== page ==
Located on the heights of the Janiculum hill, overlooking Rome, the American Academy is housed in a 1914 neoclassical building by McKim, Mead, and White. In 1894, McKim founded the American School of Architecture in Rome. He involved not only artists and architects, but also the great financial geniuses of his time: J.P. Morgan, John D. Rockefeller, and Henry Clay Frick, all contributing to McKim’s enterprise. This evolved into the American Academy in Rome in 1911.
The Arthur and Janet C. Ross Library and Reading Room is a treasured resource for scholars and artists working in Rome and is home to over 160,000 volumes in the fields of classical studies and the history of Italian art and architecture. Each year the Library adds 2,500 volumes to its collection. With its majestic vaulted ceiling and its refined pared down detailing, the Reading Room is a sublime and elegant space.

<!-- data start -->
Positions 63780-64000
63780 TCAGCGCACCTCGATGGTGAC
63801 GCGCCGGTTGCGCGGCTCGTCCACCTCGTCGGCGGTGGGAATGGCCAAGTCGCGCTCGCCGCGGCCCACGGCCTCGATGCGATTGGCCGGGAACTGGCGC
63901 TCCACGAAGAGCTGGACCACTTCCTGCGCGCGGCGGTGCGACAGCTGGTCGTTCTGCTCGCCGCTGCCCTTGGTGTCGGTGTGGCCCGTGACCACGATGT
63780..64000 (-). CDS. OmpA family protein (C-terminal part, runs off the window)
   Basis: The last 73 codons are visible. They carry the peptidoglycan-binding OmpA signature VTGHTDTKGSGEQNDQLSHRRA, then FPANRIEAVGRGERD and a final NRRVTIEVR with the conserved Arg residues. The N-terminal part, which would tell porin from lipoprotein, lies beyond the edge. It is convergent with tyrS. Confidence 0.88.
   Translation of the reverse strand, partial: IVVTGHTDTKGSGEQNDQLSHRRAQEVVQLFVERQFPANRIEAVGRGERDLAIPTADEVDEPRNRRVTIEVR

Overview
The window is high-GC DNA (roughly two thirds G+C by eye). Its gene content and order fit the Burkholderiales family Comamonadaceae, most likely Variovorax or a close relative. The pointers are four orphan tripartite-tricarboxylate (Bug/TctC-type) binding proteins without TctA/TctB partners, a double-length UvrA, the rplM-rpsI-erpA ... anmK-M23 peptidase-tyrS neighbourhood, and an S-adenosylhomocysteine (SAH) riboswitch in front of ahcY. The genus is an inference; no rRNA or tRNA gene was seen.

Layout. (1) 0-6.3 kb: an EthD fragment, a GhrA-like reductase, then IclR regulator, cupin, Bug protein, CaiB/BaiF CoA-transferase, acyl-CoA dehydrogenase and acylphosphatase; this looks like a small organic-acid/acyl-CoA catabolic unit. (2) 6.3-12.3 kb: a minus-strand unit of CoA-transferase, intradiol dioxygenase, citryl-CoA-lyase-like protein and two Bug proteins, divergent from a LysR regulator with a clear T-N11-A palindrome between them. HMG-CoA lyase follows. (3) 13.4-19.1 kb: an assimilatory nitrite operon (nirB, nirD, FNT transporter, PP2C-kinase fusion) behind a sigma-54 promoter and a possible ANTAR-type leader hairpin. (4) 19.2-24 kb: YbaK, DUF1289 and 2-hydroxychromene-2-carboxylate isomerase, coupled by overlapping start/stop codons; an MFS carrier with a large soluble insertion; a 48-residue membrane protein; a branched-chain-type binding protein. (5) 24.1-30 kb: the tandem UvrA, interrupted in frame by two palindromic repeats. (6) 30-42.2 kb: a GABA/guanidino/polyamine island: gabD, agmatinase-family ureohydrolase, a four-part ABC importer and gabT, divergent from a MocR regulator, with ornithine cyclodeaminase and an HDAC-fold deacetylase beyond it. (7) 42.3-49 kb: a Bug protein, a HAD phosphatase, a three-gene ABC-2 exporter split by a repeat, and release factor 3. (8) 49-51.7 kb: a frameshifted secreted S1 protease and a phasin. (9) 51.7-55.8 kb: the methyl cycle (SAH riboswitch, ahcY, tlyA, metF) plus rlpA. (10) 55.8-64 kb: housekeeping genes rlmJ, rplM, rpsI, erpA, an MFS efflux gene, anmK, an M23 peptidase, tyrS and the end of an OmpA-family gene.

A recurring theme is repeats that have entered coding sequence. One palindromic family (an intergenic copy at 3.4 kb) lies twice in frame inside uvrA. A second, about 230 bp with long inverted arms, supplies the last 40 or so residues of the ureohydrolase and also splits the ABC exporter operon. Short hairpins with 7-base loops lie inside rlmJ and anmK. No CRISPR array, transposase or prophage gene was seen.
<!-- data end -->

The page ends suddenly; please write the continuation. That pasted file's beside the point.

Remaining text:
Many famous artists, poets, and architects including Velasquez, Poussin, Rubens, Adam, and, of course, Lord Byron were influenced by a sojourn to Italy.
As classicists, we like to know that the best of culture is perpetuated. One of the most noble institutions that contributes to this goal is the American Academy in Rome, where scores of young and not-so-young Americans have gone to study humanities, archaeology, and the fine arts. Having never had the time or opportunity before, the author of these lines applied to and was granted permission to study as a visiting artist at the American Academy in Rome a few years ago. It was the most glorious way to spend my 60th birthday. My wife and I lived at the Academy for a month in the company of artists, a few American politicians, and scholars of many fields and nationalities. I did research on the work of Michelangelo in Rome and Florence, which has been a huge inspiration to my subsequent work. Just one anecdote: my Indian clients visited us in Rome and chose the same burnt sienna color of the plaster loggia walls of the McKim building of the Academy for their house in New Delhi.